Nishi Shiki - Nishi Health System by Katsuzo Nishi
Nishi Shiki was invented in 1927 by Katsuzō Nishi, the chief engineer for the Tokyo subway and an aikido teacher.
Most of my life I followed the first four rules every day, and substituted the rest with yoga asanas.
Laws of the Nishi Health System
heisho (平床寝台) - sleep on a flat hard surface,
kochin (硬枕利用) - with hard semi-cylindrical pillow,
kingyo undō (金魚運動) - wing your hips horizontally like fish (1 minute),
mōkan undō (毛管運動) - lie on your back and raise your arms and legs, then shake them (1 minute),
gasshō gasseki undō (合掌合蹠運動) - lie on your back and join your hands and feet, then slide your hands and feet horizontally (10 times).
hifuku undō (背腹運動) - sit down Japanese style and swing your upper body centering on your hips (10 minutes). When you are in inclined position, pump your abdomen, in upright position - shrink your abdomen.
Vitamin C, or L-ascorbic acid, or ascorbate, is an essential nutrient for humans, a water-soluble vitamin. Humans, unlike most animals, are unable to synthesize vitamin C, so it is an essential dietary component.
Vitamin C is required for the biosynthesis of collagen (an essential component of connective tissue), L-carnitine, and certain neurotransmitters, it is also involved in protein metabolism.
Vitamin C is also an important physiological antioxidant and has been shown to regenerate other antioxidants within the body, including alpha-tocopherol (vitamin E). Vitamin C regenerates vitamin E by reducing vitamin E radicals formed when vitamin E scavenges the oxygen radicals.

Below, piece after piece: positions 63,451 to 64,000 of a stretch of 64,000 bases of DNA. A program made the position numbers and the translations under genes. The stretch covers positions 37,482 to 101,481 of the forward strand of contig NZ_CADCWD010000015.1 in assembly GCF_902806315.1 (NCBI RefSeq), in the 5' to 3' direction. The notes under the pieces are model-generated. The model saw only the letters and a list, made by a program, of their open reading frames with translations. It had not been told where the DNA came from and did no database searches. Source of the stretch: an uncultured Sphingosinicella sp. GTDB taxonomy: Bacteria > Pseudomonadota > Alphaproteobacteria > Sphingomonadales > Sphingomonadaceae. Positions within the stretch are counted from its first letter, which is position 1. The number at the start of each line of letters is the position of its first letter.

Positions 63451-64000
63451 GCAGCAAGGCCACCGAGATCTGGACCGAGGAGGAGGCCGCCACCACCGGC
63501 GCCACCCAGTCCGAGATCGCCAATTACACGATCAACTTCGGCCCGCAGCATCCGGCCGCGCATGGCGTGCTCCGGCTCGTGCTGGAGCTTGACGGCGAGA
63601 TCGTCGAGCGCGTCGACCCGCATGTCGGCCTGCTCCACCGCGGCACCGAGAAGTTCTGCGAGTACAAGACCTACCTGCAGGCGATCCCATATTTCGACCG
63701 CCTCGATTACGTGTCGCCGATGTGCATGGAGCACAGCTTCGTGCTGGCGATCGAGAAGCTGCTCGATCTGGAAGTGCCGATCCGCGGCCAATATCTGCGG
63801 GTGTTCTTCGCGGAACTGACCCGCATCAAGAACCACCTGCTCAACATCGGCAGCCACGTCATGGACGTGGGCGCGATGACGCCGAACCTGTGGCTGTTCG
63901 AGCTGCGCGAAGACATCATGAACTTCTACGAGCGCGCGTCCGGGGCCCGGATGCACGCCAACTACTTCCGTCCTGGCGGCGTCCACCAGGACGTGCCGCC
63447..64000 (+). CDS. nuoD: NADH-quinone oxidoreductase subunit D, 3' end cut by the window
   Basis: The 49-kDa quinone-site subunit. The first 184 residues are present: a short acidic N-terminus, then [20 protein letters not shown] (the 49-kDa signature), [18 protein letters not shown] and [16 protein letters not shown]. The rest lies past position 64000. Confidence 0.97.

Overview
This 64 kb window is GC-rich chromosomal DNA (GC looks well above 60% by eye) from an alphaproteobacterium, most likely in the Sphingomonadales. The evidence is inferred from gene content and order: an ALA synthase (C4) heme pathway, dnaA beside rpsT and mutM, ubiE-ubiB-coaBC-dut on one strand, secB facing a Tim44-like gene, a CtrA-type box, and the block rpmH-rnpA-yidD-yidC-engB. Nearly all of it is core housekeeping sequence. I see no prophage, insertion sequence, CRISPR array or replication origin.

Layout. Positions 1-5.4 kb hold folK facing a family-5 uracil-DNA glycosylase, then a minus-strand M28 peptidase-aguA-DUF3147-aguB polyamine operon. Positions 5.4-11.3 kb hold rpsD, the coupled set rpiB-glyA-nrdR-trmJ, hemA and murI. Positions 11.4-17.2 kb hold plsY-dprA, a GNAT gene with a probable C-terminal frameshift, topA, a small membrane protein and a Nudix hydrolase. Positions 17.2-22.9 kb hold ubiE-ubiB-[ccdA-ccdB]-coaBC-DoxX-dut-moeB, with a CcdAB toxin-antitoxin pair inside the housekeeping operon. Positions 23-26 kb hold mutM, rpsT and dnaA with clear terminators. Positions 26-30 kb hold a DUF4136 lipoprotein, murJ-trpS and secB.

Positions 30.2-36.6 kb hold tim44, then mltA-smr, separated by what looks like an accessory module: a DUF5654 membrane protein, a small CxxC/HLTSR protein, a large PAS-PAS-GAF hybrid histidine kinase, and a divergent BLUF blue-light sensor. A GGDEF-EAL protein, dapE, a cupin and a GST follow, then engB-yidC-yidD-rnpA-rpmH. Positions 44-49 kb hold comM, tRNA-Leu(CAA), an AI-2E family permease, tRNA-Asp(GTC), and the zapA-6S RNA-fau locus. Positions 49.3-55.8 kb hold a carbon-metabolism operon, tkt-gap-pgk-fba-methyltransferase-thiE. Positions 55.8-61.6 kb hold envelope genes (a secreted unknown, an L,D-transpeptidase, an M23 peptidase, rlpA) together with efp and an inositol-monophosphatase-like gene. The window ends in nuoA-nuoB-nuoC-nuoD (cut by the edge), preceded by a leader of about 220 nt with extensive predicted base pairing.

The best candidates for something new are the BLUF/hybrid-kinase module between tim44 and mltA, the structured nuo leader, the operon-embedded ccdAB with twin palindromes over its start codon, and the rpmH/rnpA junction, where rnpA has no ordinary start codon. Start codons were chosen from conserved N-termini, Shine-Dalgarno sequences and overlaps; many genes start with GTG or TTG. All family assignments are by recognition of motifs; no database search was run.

Vitamin C plays an important role in immune function and improves the absorption of nonheme iron, the form of iron present in plant-based foods.
Approximately 70%–90% of vitamin C is absorbed at moderate intakes of 30–180 mg a day. At doses above 1 g a day, absorption falls to less than 50% and absorbed, unmetabolized ascorbic acid is excreted in the urine.
Insufficient vitamin C intake causes scurvy, which is characterized by fatigue or lassitude, connective tissue weakness, and capillary fragility.
Cells accumulate vitamin C. The total body content of vitamin C ranges from 300 mg (at near scurvy) to about 2 g.
High levels of vitamin C are maintained in cells and tissues, and are highest in leukocytes (white blood cells), eyes, adrenal glands, pituitary gland, and brain.
Relatively low levels of vitamin C are found in extracellular fluids, such as plasma, red blood cells, and saliva.